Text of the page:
I'm currently repairing smartphones and I usually desolder some components from damaged phones for later use as a replacement.

I usually use hot air for the task. But when trying to remove small push buttons with some plastic as a part of the button's body, I partially melt the plastic due to heat.

What is the best way to desolder components like 4 pads smd push button without melting the plastic and damaging the button?

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    \$\begingroup\$ What temperature are you using? If they were soldered without damage they most likely can be removed without damage as well. A few techniques you can try is adding regular 60/40 solder to try to lower the melting point of lead-less alloys. If you want to be more agressive on the melting point reduction path, you can try IC remover alloys such as "ChipQuik". \$\endgroup\$ – Wesley Lee Sep 11 '16 at 23:35
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    \$\begingroup\$ To give the answer you probably don't want: you don't keep those components. They're likely damaged by rework, even if it's not visible from the surface of the component. Most components have had their heat stress rating met during the initial manufacturing process. It's best practice to use only new components to replace a reworked part. \$\endgroup\$ – user2943160 Sep 11 '16 at 23:44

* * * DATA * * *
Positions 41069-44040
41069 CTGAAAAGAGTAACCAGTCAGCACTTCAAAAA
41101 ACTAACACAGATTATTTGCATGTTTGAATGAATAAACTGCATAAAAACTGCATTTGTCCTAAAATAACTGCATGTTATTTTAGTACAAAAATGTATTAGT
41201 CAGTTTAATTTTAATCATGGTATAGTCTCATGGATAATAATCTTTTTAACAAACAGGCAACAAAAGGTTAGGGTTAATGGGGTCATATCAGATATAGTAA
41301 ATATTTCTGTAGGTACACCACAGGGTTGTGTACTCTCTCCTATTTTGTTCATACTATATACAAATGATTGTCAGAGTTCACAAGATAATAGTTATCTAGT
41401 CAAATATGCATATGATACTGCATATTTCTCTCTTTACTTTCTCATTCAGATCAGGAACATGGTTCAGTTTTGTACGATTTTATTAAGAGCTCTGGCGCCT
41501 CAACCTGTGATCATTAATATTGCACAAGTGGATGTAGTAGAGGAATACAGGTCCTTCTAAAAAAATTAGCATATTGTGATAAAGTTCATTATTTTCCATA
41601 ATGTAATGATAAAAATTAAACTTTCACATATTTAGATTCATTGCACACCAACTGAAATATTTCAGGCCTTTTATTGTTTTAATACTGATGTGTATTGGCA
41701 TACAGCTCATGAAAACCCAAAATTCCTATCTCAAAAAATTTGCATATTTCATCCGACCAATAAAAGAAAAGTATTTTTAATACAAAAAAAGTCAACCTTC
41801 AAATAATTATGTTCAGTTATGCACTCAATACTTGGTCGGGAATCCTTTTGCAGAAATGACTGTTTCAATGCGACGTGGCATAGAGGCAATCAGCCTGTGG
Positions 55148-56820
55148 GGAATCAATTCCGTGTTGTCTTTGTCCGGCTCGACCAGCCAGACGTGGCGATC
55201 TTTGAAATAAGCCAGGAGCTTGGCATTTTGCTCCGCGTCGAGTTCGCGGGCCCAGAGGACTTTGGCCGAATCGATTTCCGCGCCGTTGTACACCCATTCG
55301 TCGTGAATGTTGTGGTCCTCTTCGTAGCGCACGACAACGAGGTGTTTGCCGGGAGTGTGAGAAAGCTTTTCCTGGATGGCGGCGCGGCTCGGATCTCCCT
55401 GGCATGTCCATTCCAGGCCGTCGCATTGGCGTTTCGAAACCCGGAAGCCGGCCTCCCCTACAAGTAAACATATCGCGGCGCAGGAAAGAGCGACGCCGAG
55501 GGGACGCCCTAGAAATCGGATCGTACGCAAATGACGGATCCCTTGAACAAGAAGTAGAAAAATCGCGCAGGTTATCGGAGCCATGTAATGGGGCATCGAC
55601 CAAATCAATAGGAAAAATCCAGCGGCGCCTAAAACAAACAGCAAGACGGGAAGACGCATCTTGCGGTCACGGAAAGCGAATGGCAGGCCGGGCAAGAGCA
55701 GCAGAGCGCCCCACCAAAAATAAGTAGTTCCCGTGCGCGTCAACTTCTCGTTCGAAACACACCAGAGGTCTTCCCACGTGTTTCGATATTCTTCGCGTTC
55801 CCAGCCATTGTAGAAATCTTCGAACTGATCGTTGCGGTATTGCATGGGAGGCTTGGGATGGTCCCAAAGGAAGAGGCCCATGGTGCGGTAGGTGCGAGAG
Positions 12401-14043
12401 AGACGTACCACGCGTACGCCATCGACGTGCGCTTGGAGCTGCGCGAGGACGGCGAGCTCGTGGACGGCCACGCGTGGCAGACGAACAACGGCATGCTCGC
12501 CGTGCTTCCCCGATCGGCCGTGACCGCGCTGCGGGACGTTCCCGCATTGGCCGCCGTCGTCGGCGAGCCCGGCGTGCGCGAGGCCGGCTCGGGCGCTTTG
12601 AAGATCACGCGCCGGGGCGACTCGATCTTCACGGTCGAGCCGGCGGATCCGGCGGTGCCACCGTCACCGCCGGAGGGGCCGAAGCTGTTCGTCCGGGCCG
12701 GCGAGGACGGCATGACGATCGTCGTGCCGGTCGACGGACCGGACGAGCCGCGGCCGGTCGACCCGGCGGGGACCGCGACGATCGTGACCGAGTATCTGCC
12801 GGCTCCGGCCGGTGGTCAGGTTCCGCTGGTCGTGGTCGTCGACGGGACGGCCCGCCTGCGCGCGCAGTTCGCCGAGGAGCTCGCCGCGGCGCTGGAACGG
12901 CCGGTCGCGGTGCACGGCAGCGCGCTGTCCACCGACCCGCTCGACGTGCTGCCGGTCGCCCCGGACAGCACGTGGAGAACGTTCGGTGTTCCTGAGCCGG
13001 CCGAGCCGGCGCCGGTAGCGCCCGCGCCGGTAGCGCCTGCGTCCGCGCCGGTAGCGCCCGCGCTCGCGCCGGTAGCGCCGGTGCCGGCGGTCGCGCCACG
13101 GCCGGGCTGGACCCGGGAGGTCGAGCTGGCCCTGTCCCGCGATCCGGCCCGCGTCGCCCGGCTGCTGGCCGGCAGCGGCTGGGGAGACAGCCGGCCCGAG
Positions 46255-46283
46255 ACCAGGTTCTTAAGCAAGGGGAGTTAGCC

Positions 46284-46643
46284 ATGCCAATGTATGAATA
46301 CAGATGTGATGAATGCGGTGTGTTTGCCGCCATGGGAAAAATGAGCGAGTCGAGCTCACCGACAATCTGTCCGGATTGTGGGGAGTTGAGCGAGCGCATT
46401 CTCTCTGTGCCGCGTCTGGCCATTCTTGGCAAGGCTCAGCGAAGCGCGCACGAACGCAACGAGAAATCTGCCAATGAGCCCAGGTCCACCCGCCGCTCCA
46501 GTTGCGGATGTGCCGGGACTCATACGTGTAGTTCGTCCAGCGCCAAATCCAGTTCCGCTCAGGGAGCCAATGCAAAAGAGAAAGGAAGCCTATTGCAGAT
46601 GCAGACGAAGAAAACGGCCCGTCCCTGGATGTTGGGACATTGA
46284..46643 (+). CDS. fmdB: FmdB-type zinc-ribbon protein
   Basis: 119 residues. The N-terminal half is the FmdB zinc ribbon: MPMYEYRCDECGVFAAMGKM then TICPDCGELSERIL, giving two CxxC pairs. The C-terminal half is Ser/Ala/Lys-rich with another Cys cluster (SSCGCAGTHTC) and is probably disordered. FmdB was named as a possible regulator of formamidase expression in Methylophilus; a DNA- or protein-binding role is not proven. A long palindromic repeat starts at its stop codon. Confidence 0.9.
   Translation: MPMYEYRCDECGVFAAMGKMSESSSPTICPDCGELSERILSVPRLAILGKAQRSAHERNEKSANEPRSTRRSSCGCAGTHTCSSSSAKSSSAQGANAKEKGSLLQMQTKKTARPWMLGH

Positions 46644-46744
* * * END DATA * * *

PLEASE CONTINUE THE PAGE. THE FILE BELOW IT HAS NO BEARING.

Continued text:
• \$\begingroup\$ Perhaps with a tip such as this? \$\endgroup\$ – rdtsc Sep 12 '16 at 1:18
  • \$\begingroup\$ Some surface mount components will come apart so easily that the touch of a soldering iron, at molten-solder temperatures, destroys them. Been there, done that. \$\endgroup\$ – Whit3rd Sep 12 '16 at 2:02
  • \$\begingroup\$ Thanks there are some really good answers here... Chipquik is something i may try for some higher price components and is defenitely the best method but pricey indeed \$\endgroup\$ – Latchup Sep 12 '16 at 7:12

I've used the ChipQuik alloy that Wesley is talking about and its good. Another low-tech method is to apply a fine soldering iron tip at the switch pins and once the solder melts lift the pin ever so slightly and slip in a piece of paper between the pad the board. This ensures that the pad does not reattach when you are doing the other pads. You'd think the paper would burn but it does not, atleast not to the point where the pin burns through the paper and reattaches to the pad.

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